YES, WE ‘SIARGAO’ BACK: The island is reopening to tourists on Dec. 1

Published November 25, 2020, 3:57 PM

by Vianca Gamboa

ⓒ Alejandro Luengo via Unsplash

After gradually reopening top tourist spots like Boracay, Bohol, Baguio, or Ilocos for leisure travel, the Department of Tourism (DOT) and local government of Siargao are propping up the island for more visitors and hubaderas and surfers just in time for the holiday season. The island has reopened to local tourists of Surigao region this Monday and will resume flights from GCQ areas to Sayak Airport this Dec. 1. 

“This is encouraging news for everyone who loves the sea, especially the surfers. As Siargao reopens to travelers, subject to minimum health and safety standards, the people of the island will regain their livelihood and share their paradise to our kababayans once more with the same level of hospitality they have always been known for,” says Tourism Sec. Bernadette Romulo-Puyat in an official statement

The surfing capital’s reopening also comes with the hope of living up to its glory as two-time Condé Nast Traveller’s eighth “Best Holiday Destination” this 2021 and the Philippines’ most promising booming destination post-pandemic as forecasted by the DOT.

What once was an idyllic remote island with locals languid to keep the fire of the island burning, now a highly recognized surfing hotspot after collective environmental efforts saved its waters and diminishing groves of coconut trees.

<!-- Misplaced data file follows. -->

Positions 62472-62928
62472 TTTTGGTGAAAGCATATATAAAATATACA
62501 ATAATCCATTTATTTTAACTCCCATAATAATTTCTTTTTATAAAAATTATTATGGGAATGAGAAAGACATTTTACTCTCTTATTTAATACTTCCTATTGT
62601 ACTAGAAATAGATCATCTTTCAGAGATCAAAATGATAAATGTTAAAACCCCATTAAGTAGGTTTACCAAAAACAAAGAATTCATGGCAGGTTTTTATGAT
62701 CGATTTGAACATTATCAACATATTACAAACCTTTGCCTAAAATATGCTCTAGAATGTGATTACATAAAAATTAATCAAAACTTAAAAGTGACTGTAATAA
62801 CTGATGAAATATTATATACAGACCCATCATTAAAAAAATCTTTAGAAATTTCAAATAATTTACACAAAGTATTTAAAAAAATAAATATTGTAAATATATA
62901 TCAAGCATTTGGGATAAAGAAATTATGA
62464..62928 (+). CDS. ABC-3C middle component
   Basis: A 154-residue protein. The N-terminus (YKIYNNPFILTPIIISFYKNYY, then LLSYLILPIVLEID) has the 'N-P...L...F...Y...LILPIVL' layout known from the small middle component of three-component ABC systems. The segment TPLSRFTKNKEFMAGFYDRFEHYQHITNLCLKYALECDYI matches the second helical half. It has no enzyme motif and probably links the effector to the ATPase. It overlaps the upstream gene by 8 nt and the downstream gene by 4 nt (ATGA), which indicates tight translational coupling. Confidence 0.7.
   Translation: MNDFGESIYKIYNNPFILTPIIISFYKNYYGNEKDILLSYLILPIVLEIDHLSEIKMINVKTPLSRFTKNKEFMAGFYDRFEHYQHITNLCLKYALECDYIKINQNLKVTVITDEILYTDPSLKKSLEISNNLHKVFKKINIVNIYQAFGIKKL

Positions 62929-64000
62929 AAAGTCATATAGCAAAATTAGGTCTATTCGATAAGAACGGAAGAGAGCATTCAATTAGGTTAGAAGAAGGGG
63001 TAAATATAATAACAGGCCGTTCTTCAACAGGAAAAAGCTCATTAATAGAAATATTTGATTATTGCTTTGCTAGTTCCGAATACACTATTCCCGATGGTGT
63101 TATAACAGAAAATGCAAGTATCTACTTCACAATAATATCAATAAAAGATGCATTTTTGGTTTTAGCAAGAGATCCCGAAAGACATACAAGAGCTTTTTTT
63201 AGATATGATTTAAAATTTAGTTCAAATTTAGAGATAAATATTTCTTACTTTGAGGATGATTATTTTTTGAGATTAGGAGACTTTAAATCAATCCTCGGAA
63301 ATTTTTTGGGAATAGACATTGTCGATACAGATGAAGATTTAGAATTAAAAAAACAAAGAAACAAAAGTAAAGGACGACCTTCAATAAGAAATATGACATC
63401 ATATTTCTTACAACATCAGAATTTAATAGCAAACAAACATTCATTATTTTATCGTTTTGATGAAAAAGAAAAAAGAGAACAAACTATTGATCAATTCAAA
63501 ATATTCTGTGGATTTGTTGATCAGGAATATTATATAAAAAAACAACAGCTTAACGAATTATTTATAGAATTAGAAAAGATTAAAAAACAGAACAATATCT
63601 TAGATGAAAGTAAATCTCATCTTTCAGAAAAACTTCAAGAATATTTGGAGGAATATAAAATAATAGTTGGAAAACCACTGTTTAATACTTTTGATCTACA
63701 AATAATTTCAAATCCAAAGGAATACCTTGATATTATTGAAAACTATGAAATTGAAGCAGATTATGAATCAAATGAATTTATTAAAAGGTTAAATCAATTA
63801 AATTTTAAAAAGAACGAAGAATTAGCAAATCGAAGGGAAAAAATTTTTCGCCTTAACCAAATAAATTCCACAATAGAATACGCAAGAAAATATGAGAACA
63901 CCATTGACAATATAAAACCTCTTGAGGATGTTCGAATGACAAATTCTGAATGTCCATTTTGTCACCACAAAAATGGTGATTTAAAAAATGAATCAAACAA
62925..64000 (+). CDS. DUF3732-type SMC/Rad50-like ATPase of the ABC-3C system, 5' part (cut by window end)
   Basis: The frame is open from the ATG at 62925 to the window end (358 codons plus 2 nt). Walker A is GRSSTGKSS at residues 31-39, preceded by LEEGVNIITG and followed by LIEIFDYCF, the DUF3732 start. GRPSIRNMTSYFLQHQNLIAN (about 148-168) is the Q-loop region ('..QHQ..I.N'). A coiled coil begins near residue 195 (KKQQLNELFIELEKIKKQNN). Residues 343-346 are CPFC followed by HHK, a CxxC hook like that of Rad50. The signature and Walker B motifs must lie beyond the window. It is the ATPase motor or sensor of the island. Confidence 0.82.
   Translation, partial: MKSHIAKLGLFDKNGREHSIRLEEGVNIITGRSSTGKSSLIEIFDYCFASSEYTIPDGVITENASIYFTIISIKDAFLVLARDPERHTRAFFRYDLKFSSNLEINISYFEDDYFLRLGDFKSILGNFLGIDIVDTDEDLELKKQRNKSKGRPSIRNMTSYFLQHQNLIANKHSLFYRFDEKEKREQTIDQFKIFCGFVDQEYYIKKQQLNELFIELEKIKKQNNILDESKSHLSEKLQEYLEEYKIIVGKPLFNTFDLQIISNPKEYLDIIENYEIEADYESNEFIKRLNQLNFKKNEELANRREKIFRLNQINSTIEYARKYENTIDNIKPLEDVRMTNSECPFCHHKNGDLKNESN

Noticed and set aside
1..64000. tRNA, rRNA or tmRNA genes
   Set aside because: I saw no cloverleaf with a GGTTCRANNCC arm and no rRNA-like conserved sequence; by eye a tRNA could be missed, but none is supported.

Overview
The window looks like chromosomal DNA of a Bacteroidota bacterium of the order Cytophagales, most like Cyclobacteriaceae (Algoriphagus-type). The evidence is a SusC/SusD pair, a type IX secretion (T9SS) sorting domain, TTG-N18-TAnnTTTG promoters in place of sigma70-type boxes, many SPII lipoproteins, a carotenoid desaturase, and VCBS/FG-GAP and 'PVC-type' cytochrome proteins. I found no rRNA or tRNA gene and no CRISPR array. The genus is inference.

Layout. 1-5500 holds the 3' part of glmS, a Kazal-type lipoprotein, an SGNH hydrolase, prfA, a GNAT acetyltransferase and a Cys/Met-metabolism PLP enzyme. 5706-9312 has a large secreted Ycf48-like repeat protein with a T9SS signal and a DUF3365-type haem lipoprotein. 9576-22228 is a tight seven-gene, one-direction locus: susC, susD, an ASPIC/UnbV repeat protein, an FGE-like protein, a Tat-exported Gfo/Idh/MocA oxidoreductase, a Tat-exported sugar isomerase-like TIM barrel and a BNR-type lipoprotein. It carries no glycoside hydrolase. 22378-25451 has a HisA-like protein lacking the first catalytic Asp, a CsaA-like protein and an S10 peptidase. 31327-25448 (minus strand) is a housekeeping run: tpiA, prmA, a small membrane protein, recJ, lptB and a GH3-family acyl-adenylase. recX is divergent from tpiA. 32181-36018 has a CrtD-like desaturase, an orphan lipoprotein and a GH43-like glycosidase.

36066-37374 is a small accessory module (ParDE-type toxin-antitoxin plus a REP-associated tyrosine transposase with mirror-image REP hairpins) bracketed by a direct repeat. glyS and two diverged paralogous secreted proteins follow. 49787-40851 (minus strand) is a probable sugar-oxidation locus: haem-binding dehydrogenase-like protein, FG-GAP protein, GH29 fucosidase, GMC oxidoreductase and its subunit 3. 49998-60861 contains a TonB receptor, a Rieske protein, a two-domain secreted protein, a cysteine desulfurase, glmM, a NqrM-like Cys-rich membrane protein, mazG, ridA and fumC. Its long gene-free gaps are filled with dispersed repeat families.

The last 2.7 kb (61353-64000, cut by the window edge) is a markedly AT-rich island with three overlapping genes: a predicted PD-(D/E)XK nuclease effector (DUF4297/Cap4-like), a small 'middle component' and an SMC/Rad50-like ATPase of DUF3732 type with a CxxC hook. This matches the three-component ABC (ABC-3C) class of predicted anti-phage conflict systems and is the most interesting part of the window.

ⓒ Rolands Varsbergs via Unsplash

The teardrop-shaped island is a treasure trove of surf breaks that make for the best barreling waves, especially at Cloud 9 Area, attracting world renowned surfers like Kelly Slater and Anthony Kiedis. Patrons also recommend island-hopping on the nearby islets like Daku, Guyam, and Naked Island. Resorts and hotels around the area practice sustainable tourism, too by banning single-use plastics and relying on renewable energy.

ⓒ Jake Irish via Unsplash

Tourists arriving from Surigao City/Sayak Airport are required to submit an e-Health Pass, negative RT-PCR test result taken 48 hours from departure, a five-day confirmed booking in an accommodation facility accredited by the DOT, round-trip tickets, and complete itinerary details. If the RT-PCR is taken more than 48 hours of departure from the point of origin, a negative antigen swab will be required on the day of arrival.

Take note of the curfew that will be enforced from 11 p.m. to 4 a.m. 

 
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